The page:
You Can Stop Spanking Now

In striving to become more gentle and less… well, traditional, of a parent the first discipline method that we got rid of was spanking. I know that this can be a heated discussion for many, but hear me out. Yes, spanking does stop undesirable behaviors. But not for the reasons that parents who are pro-spanking think.

Let’s think about reasons that parents try to justify spanking:

1. “I never spank in anger, therefore it is alright because I won’t go overboard”– Well, I can assure you that many serial killers also committed their violent crimes in a calm, cold, and calculated manner. So does that make it alright?

2. “I was spanked as a child and I turned out just fine” – No, you grew up fearing the touch of your parents and learned that when someone does something that you don’t like, it is ok to hit them. Sure, you were “well-behaved” on the surface. But you continued the cycle of violence and you are justifying why you deserved to be hit as well as your children.

3. “Nothing else works!”– So when your husband does something you don’t like, you hit him? What about your co-worker, your boss, your dog in fact? You are not allowed to hit any of those people or things and somehow you manage to work things out with them…. Why is it ok to just turn to hitting your child to get your message across? You can try finding out why the behavior is occurring in the first place, removing the temptation to commit the crime, try to find a different way of explaining why you are displeased. There are many, MANY ways to communicate with a child without hitting or using negative reinforcement. In all actuality, true discipline happens when there is mutual respect and trust to the relationship. If your child doesn’t trust you to not hit them, they will not confide in you nor respect you.

4. ” I know the difference between spanking and child abuse!”– In the ’50s it was socially acceptable to slap and spank your wife. Now it would be grounds for not only being arrested but having a restraining order placed against you. It used to be alright to kick your dog, whip your horse, and hit your maids. None of these things are acceptable today, they are all considered abuse.

5. “Spanking works!“- No, it doesn’t. Sure, it works short-term. But long-term spanking actually causes more issues. Violent crimes, teenage pregnancy, substance abuse… these are all products of a spanking society. When you spank, you break the trust your child has in you and soon enough they either rebel or grow immune until you have to go overboard to get a reaction.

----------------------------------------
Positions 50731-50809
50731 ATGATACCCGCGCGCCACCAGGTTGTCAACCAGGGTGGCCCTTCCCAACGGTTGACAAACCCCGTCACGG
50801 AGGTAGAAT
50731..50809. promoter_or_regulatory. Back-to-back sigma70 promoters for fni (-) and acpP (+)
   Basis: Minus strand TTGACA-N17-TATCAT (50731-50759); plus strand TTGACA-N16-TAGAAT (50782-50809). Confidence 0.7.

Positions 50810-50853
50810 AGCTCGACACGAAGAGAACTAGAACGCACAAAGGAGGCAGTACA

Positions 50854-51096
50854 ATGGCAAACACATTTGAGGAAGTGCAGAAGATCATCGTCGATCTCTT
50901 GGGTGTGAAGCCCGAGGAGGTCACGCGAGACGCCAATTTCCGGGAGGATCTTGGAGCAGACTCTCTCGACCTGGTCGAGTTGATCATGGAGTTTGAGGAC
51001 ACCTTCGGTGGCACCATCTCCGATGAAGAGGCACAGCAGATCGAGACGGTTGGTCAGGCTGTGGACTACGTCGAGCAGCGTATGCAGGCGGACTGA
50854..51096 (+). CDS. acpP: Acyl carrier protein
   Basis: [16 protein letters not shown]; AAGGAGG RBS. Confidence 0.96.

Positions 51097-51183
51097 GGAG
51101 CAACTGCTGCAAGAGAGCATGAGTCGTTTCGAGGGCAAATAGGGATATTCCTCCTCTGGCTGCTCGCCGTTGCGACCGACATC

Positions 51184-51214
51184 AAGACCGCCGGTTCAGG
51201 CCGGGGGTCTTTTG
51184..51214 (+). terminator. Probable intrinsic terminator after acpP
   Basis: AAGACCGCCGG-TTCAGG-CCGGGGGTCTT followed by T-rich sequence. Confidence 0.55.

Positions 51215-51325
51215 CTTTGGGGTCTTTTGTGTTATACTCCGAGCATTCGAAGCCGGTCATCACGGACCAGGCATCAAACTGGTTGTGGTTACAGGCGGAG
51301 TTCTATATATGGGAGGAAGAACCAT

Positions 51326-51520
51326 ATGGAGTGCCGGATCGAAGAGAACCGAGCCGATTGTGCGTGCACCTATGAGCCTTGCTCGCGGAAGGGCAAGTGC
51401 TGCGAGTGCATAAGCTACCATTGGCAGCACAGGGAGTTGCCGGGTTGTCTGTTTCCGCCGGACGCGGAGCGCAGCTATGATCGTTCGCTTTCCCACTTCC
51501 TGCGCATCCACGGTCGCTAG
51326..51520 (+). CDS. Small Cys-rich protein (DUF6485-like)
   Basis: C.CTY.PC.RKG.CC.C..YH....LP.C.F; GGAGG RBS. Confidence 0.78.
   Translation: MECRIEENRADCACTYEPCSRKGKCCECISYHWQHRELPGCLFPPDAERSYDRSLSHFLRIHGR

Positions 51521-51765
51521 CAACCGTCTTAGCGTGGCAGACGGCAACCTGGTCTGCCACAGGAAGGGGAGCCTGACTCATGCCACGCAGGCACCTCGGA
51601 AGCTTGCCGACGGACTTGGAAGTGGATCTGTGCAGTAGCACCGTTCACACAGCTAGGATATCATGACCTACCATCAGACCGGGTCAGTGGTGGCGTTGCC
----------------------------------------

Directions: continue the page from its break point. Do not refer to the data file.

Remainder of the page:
6. “It is because of a lack of spanking that kids today are so bad.”– Contrary to what the media would have us believe, we are still a spanking society and treat children as if they are disposable property. We do not respect their opinions, do not trust them to do anything on their own, and expect behaviors that are not age appropriate. The states that have the highest crime rates are also the states that have the highest use of corporal punishment. Did you know that in the schools where shootings have occurred, all but one used corporal punishment?!

7. “The Bible tells me to use the rod”– This argument is in the media spotlight right now due to impending cases against the Pearls. These Fundamentalist Christians have taken a text written in love and used it to justify the abuse of thousands of children around the world. (They also wrote a book regarding wives, where they are counseled to endure abuse because it glorifies God to suffer in silence.) Hana Grace Rose Williams died May 12, 2011. She was only 13 years old, and her adoptive parents beat her with plumbing line, locked her in the closet for days on end, forced her to live outside, and starved her until, in her weakened condition, she succumbed to hypothermia in her own back yard in Sedro-Woolley, WA after being put outside in the cold rain. Her parents were followers of the Pearls book, “To Train Up a Child”. No where in the Bible does Jesus tell parents to hit their children, in fact, he tells everyone to treat others how they wish to be treated. The rod in question is a metaphor for a shepard’s staff, which guides and gently leads, and most importantly protects the sheep from predators. When taken in this manner, the phrase “spare the rod, spoil the child” would really mean that if you don’t protect and defend your child, you hurt them.

No matter the situation, there is never a reason to hit your child. There is always a better solution or a gentle way to help your child understand what you would prefer they do or not do. Please understand too that this is not an overnight parenting technique that you can master right away. Habits are hard to break, but if you are more mindful of your reactions and actions around your children it is a good start! Happy parenting!!

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